Fork me on GitHub

So I have an event bus, and I want to selectively push events from this bus to clients over websockets according to their ‘subscriptions’ (each client subscribes to and is authorized to view specific messages). How should I design this using core.async?

Ben Sless14:06:22

Why not use async/pub and async/sub and set up "draining" go loops which will consume from the subscription and push to the websocket?

Ben Sless14:06:36

I'm not sure it will handle backpresure right

Ben Sless14:06:38

but you can try


do not use go blocks for IO, use async/thread


IO can starve the limited core.async thread pool, which impacts all go blocks

Ben Sless14:06:39

you're right! my oversight but what would you do about an unbounded number of consumers?


you can use the channels created by pub and sub inside thread, and core.async channels impose backpressure unless you actively try to subvert it

Ben Sless14:06:45

To clarify - if you start an infinite loop (until the socket is closed) in a thread for every user, you'll be allocating an unbounded number of threads. I'm not saying you can't use the channels, I'm wondering how to handle this unbounded thread creation


you can use alts!! on a collection of channels in a single thread


you can isolate the io into a thread, and move other coordination code into go blocks


yeah that sounds good


I don’t think I want pub/sub because each nearly websocket connection is going to want different events


I must say, the core.async limitations about IO and CPU heavy processes inside go blocks seem to constantly violate the principle of least surprise, it seems it's an issue with more questions on this channel than all other issues combined...


oh! sounds like you want a router!


…and also I’m thinking I’d like to handle authorization on the ‘pub’ side


a router does sound like something I might want 🙂


but I don’t see anything about routers in the core.async api?


I wonder how closely "router with auth middleware and a peer to peer chat between clients" maps to this LOL - classic async 101 example


clojure has routers that are data-in / data-out


but I'm talking about the abstraction here, not necessarily a drop in implementation (because of course you don't want an HTTP router and that's what most people mean when they say router...)


yeah, essentially I’d like something like an ‘inverted’ router, that reads events from a single source and ‘fans out’ to deliver them to the subscription websockets


one idea I had was to have an atom containing the websocket ‘routes’/subscriptions, and a ‘router’ thread that reads messages and forwards them according to what’s in the atom


you don't even have to invert anything if you abstract the incoming message and outgoing sends to function calls - it just happens that your input io layer is an event bus and your "handlers" are channel writes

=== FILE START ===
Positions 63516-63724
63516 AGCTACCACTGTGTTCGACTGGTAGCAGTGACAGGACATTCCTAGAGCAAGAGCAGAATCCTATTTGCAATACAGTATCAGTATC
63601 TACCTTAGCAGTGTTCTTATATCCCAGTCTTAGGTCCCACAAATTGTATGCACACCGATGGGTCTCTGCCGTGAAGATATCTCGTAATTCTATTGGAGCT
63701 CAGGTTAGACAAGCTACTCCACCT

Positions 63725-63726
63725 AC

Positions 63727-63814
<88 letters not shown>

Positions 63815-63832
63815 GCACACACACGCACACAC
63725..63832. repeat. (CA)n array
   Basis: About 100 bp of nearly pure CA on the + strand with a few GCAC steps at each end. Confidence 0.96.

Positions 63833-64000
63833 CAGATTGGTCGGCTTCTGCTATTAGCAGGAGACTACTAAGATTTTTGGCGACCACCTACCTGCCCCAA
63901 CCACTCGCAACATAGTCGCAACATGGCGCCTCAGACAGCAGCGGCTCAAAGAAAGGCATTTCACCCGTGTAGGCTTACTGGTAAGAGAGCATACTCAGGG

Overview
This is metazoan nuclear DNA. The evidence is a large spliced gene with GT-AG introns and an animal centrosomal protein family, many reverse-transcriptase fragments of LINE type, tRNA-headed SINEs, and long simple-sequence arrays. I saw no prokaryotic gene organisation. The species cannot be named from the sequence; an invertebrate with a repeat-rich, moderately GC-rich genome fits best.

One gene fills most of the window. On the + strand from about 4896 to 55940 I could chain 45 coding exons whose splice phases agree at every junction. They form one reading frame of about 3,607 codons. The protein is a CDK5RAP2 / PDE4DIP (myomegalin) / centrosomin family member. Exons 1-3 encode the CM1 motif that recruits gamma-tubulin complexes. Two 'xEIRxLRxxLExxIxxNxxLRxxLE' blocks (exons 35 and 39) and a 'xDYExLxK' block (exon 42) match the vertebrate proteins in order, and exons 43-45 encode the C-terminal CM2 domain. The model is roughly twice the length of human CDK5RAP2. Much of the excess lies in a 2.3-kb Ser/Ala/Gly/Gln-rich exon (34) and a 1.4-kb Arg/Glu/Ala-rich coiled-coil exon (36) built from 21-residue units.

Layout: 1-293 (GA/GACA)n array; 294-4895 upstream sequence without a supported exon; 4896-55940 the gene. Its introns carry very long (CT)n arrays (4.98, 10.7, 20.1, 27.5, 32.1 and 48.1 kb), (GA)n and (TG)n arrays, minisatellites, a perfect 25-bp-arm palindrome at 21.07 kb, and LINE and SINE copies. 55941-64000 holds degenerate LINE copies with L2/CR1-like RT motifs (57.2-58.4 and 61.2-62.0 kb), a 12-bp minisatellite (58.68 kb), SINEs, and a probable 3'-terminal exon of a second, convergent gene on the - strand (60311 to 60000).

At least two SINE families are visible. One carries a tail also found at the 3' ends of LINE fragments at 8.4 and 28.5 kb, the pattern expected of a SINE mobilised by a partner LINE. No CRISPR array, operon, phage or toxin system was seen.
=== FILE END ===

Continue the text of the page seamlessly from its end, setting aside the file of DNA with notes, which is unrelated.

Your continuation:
I guess the difference is that the result of the channel write doesn't need to go back to the event bus


so I’m thinking I could have a simple per-websocket loop in a future or similar, that receives messages from the router over a dedicated channel


or - a go-loop owning a set of clients it manages via recur arg, and it reads the channel that provides incoming event-bus events


the only thing that needs a real thread is the IO, and that can be abstracted out


hmm yeah I guess


how would I add/remove clients with that setup?


starting/stopping a websocket would happen independently of the event loop


a channel could provide sub / unsub operations to the router loop


or perhaps more elegantly, you only need a channel for sub, and closing a channel (which should already be detected and handled) can signal its removal


you mean signal over the same channel as for subs?


also, what are the advantages of this approach over keeping an atom?


one advantage of the atom approach is that it’ll make it trivial for me to inspect the ‘subscription state’, e.g. from a repl


the advantage of the loop param option is that it doesn't tie a block of code to a single global resource, which has implications for testing and refactoring


ah okay got it, thanks


also, you end up with coordination questions between the atom and the go-loop - eg. removing a chan from the atom while the go-loop is mid channel operation - not a likely problem, but one you need to keep in mind


if the advantage is repl visibility, you can use reset! inside the loop to update an atom, and still do all the internal ops in a way that leverages the advantages of core.async coordination


without mixing in atom swap! semantics


all that said, you know your app better than I do, sometimes the benefit of using an atom is simpler code, and you can prove the gotchas I mentioned won't matter


yeah, I think I’ll have to try both out and see what feels best 🙂


I think I have a pretty good idea of how to make this happen now, so thanks


one other small thing: a bare bones router - have a "dispatch" map from key to targets {dispatch-x #{chan0 chan2} dispatch-y #{chan1 chan2}} then (let [subscribers (get dispatch (key-fn message))] ...)

👍 3